Explore our Digital Marketing Strategy and Planning Toolkit

The tactification of marketing has been the defining trend in our discipline for years. This is about to change.

Author's avatar By Robert Allen 09 Aug, 2016
Essential Essential topic

A look at marketing through the lens of economics

I wouldn't call Mark Ritson a hero of mine, that'd be far too lame and I'm sure he'd laugh at me if he found out. But I think he makes some rather important points and I tend to sit up and listen whenever he has something to say.

Recently he has been bemoaning the 'tactification of marketing', which I think is an important enough issue to warrant making up the word 'tactification'. Marketers are increasingly distracted by the latest 'shiny object', and go chasing after it. This leaves them with less time, inclination and ability to sit down and think long and hard about the things which really make marketing campaigns successful; proper research, segmentation, positioning and strategy. The result is to dumb down the discipline and open the door to a whole host of people who are great communicators to call themselves marketers, but wouldn't know their brand equity from their market orientation. This has recently led Ritson to bemoan not just the tactification of marketing, but also the fact most alleged 'marketing experts' have no formal marketing qualifications. His fairly reasonable point was that you wouldn't expect expert economists or historians not to have degrees in the subjects of their purported expertise, it's strange we don't apply the same standards to 'expert marketers' who usually don't have formal marketing qualifications.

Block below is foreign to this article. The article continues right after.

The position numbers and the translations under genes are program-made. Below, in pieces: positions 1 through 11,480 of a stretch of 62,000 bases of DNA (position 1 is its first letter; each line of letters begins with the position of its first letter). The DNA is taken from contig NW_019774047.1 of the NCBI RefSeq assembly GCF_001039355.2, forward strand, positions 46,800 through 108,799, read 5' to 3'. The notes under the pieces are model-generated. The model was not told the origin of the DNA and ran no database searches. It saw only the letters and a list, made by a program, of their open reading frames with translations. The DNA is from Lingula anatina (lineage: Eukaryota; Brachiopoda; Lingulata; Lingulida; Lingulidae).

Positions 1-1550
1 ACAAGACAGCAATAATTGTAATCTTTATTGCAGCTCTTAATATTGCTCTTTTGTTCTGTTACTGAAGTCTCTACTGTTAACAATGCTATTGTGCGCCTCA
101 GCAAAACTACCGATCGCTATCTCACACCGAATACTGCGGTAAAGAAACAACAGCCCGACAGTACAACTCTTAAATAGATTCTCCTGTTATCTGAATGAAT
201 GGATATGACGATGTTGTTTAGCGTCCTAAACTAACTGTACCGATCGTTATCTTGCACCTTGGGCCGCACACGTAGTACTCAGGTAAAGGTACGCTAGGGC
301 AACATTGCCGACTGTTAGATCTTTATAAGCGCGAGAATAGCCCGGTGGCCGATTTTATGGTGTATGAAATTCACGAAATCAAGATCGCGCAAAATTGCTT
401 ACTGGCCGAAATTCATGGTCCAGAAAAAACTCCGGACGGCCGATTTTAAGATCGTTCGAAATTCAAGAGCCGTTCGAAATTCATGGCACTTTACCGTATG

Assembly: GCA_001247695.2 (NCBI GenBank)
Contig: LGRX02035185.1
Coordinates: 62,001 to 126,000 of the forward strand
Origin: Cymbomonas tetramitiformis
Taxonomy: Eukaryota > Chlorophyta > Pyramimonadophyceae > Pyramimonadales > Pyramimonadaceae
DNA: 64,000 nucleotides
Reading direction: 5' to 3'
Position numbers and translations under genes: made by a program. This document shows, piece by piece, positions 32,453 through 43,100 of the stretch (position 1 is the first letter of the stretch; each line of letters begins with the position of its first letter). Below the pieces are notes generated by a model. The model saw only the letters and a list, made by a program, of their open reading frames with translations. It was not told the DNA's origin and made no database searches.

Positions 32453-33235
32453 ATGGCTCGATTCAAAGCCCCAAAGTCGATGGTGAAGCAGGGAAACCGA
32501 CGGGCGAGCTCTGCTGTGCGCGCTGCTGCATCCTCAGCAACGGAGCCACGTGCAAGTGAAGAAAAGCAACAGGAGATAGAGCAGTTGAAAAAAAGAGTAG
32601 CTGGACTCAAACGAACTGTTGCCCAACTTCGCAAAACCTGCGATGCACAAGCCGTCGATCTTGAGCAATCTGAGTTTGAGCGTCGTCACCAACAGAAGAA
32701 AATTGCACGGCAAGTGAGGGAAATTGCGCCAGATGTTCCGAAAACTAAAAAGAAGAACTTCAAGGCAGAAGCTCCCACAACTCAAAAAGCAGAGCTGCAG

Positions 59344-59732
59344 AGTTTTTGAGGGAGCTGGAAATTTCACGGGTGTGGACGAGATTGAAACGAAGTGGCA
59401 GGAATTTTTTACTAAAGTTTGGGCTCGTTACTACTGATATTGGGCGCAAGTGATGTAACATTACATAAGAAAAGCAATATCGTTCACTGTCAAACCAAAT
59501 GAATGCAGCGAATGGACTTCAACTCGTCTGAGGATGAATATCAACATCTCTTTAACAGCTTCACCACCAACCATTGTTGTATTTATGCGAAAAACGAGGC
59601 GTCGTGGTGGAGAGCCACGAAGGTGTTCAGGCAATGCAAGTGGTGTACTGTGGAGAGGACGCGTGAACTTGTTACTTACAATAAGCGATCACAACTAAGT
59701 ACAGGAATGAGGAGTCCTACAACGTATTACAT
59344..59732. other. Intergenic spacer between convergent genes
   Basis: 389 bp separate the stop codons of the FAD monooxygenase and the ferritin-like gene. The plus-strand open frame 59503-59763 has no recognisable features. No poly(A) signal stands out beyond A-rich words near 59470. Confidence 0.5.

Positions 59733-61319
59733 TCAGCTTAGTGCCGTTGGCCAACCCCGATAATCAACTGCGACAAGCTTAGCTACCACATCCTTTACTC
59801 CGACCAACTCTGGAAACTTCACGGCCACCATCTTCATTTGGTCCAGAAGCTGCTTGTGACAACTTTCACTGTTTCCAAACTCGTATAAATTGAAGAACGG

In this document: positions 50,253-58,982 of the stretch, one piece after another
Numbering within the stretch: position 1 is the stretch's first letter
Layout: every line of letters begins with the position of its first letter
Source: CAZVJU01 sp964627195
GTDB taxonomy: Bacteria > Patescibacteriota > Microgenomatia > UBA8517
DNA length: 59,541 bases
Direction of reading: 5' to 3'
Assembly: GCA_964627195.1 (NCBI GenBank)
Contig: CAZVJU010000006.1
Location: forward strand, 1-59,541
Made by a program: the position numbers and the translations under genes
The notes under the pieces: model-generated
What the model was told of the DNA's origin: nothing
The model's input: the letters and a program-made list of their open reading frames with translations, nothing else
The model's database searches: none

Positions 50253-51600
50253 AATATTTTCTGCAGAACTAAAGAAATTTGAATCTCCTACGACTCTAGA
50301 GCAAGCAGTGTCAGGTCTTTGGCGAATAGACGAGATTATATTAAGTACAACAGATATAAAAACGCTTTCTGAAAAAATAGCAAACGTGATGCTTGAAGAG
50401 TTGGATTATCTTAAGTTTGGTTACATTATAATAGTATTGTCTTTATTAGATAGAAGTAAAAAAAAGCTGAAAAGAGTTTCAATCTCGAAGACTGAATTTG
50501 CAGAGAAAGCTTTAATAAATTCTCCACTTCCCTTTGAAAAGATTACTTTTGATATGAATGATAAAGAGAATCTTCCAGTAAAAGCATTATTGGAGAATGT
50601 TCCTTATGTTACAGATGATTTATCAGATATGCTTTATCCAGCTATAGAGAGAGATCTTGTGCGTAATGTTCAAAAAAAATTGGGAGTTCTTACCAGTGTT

marketers without qualifications

This point has stirred up plenty of controversy online, with a healthy and lively debate about whether marketing qualifications are really worth all that much. Whilst this debate is interesting, and I personally tend to think if you're good enough at marketing it doesn't really matter what qualification you've got, I sympathise with Ritson's position that the trend towards referring to people like Rand Fishkin (an SEO boffin) and Gary Vannerchuck (A gobby guy with a camera) as the best marketers around points to a tactification of marketing which is lamentable.

But the night is always darkest before the dawn, and as someone with a Masters degree in Economics (yep that's right, not marketing, shock horror), I wanted to start a bit of a cross-disciple love fest and show how economics can both explain the funk marketing currently find's itself in and shows how it will soon reach an inflection point and begin to change.

Why tactification?

It's one thing to criticise the tactification of marketing, or wistfully pine for the supposedly better days when marketers knew the 4Cs and the 6Ps and how to properly define their target market. But I think it's important to understand why it came about. Ritson explains it by basically saying marketers are being idiots being distracted by new tech, and would get better results if they listened to him and did marketing properly. I'm not so sure. I'm going to develop an alternative explanation.

Economics is concerned with building models of human behaviour relating to production and consumption. These ideas can be applied to the production and consumption of content. Once we understand why the tactification came about, we can build models to understand how the process will develop and predict it's future development.